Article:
After the bloody launch of Gaza’s Great Return March—16 Palestinians killed and more than 1,500 injured—the question almost hangs in the air: What now? Will the protesters pack up their tents and retreat to the meager shelter of their homes? Or will they persist in their plans to demonstrate along the border with Israel until May 15, the anniversary of the Nakba (when the families of many Gazans were forced from their homeland to make way for the creation of Israel)?
The masses (estimated at around 60,000 on March 30) are no longer there; Fridays are traditionally the Palestinian day of protest, as they struggle to earn a living during the week. But if the families and individuals who remain in the protest tents to “hold the line” are at all representative, the Great Return March is far from over.
“Israel's policy of destroying our identity is summed up in a statement from [David] Ben-Gurion [the first prime minister of Israel]: ‘The old will die and the young will forget.’ But we are here to say that the old may have died, but the young are not forgetting," said Mohammed Madi, a lawyer occupying one of the tents.
East of the Al-Shujeya neighborhood, the protesters—although much smaller in numbers than the launch days—have gathered between the fenced border and the first row of houses recently rebuilt after they were destroyed during Israel’s 2014 war on Gaza. Visitors to the “alley,” about 500 meters (a third of a mile) in depth, find a mix of contradictions and irony. Marketers working from carts loaded with nuts and candies and vans with fruits and juice shout to passersby to sell their refreshments. And in their midst, an ambulance and nurses try to save the life of a young man shot by Israeli snipers. (Thanks to Allah, he lived.) Not too far away was a mass of protesters, raising the Palestinian flag and shouting for freedom and the right to return [to their homeland]. Life and laughter mixed with pain and tears.
It was day 2 of the Great Return March and entire families marched a few hundred meters from the fence. In a row of tents, each was labeled with the name of a town from historic Palestine [now Israel].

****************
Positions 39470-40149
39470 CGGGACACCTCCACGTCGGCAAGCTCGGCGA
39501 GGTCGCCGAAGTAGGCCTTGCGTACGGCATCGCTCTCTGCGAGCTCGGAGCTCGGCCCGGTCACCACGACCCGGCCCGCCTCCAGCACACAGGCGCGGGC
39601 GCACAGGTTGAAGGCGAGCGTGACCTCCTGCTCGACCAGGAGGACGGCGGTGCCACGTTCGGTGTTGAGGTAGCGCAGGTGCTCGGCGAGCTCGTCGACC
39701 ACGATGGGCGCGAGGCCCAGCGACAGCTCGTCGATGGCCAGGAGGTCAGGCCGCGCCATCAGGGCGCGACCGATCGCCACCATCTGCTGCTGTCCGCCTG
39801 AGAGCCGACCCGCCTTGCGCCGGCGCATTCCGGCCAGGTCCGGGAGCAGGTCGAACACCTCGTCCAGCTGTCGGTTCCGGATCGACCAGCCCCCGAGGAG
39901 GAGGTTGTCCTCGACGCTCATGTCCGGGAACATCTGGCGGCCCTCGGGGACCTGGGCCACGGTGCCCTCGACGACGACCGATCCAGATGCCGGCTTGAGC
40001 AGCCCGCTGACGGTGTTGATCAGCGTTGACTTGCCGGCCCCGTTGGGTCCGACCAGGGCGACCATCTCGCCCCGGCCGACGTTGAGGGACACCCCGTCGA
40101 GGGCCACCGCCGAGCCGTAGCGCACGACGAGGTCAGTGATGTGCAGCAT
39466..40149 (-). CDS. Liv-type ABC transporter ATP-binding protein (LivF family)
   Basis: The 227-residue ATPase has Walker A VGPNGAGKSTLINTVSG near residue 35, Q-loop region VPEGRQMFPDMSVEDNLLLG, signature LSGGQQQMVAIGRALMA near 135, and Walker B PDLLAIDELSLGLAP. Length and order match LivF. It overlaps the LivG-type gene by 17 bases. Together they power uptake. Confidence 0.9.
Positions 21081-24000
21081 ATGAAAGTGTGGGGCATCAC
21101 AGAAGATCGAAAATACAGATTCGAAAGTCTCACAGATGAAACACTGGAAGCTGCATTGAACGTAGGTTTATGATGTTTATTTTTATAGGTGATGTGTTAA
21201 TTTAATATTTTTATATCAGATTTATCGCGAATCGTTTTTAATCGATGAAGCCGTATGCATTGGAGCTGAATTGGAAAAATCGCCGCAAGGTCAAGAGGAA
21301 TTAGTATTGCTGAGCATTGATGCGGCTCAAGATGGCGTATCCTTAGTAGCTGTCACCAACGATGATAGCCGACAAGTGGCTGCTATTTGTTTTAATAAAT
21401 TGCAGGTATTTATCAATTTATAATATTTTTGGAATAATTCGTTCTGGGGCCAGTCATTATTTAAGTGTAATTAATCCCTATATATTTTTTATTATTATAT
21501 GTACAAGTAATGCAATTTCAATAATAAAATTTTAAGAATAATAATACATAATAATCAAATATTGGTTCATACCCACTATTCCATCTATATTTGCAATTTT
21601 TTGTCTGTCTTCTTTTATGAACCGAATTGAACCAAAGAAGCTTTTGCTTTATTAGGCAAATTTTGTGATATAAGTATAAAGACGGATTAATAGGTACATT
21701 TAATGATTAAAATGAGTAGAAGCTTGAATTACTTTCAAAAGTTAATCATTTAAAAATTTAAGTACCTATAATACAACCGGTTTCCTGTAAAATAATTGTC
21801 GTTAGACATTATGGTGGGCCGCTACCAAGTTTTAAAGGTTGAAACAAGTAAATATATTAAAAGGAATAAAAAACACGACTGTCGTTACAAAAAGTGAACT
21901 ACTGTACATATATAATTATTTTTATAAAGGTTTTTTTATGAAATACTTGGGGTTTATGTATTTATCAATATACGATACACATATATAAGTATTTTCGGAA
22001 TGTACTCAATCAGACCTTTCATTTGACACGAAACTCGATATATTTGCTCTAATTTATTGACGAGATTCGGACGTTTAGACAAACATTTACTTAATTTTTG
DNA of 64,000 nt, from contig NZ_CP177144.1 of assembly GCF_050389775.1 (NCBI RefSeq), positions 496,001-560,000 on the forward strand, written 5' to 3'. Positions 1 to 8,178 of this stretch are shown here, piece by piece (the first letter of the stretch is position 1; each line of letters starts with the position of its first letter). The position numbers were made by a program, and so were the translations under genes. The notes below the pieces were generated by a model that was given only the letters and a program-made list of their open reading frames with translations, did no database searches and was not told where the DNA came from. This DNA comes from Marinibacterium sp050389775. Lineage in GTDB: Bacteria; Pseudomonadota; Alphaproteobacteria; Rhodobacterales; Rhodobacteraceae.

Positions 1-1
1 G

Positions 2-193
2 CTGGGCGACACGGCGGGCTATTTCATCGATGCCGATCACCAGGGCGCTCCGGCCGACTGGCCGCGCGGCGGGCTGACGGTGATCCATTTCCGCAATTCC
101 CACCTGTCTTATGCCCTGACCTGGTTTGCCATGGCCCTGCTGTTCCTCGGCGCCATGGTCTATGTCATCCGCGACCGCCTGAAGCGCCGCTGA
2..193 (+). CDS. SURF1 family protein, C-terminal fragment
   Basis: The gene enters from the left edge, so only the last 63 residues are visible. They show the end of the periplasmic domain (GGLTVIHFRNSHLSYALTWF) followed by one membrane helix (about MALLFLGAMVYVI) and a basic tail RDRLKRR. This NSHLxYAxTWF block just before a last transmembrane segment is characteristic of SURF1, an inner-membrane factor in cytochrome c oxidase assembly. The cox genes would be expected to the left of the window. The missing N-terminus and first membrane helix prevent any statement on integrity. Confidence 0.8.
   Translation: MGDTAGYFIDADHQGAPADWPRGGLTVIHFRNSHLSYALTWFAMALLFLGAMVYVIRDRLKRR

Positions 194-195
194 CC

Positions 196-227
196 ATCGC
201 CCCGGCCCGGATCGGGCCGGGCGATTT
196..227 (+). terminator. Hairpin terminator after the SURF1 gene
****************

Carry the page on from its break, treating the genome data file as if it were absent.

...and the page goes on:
One of the tents was decorated with Palestinian and Algerian flags; at the entrance, pots with Arabic simmered over a fire.
Madi, 47, explained: "I am a dual citizen, with both a Palestinian and Algerian passport. I raised the Algerian flag as a symbol of liberty because it is the country of a million martyrs [in the fight to end French colonization]. But I chose to stay in my original homeland and fight for it because Palestine needs true human rights defenders. It is a matter of truth that all oppressed peoples shall be liberated one day."
Along with his wife and three children, Madi set up his family’s tent two days before the demonstration started. During the demonstration, he opens his tent to visitors, encouraging them to continue protesting. For Madi, the success of the March of Return will not be measured in terms of injuries or whether the international community actually tries to force Israel to allow Palestinians to return (after 70 years, few Palestinians have any illusion about that). Rather, he says, the march is intended to keep the flame of resistance alive among youths who have grown up knowing nothing but blockade and occupation. No wonder Madi, whose family originally lived in Bait Jerja (now Israel), even brought his 6-year-old daughter to the protest.
“Anyone looking into the faces of the masses here will see that even our young ones will never forget their homeland,” said Madi, who has been imprisoned by Israel four times, for a cumulative two years. He plans to stay at the demonstration every day until May 15.
Yusra (who didn’t want her last name used, for fear Israel would stop her from traveling) is 50 years old and originally from Bait Dras, near Ashdod [now Israel]. She echoed Madi: "My parents used to tell me every day about our home in Bait Dras. We had around 50 farms there, all planted with fruit," she sighed with nostalgia. "Some people think we have forgotten our land. We have not and will not. I am participating in this march, and I will keep participating until the last day. I feel more connected to the land the closer I get to the border fence."
Yusra came to the protest with her 13-year-old son to remind him of his right to return.
"Mom wrote a book about her original town, in which she described everything that was there. The more I read it, the more I get attached to the land and the more I am determined to demonstrate here," he said. His two older brothers were among those closest to the border fence.
Although the Israeli forces are using all means possible to disperse the protestors—from teargas bombs to live ammunition to drones—none of those interviewed said they will stay home. In fact, many, like Yusra, are there with their children.
"I came with my family on my own; no one forced me to," said Amna AbdelAl, 9. When her brother asked if she was afraid, she immediately replied she was not.
"I came here because I want to protect our land," she said defiantly.
First published in The New Arab.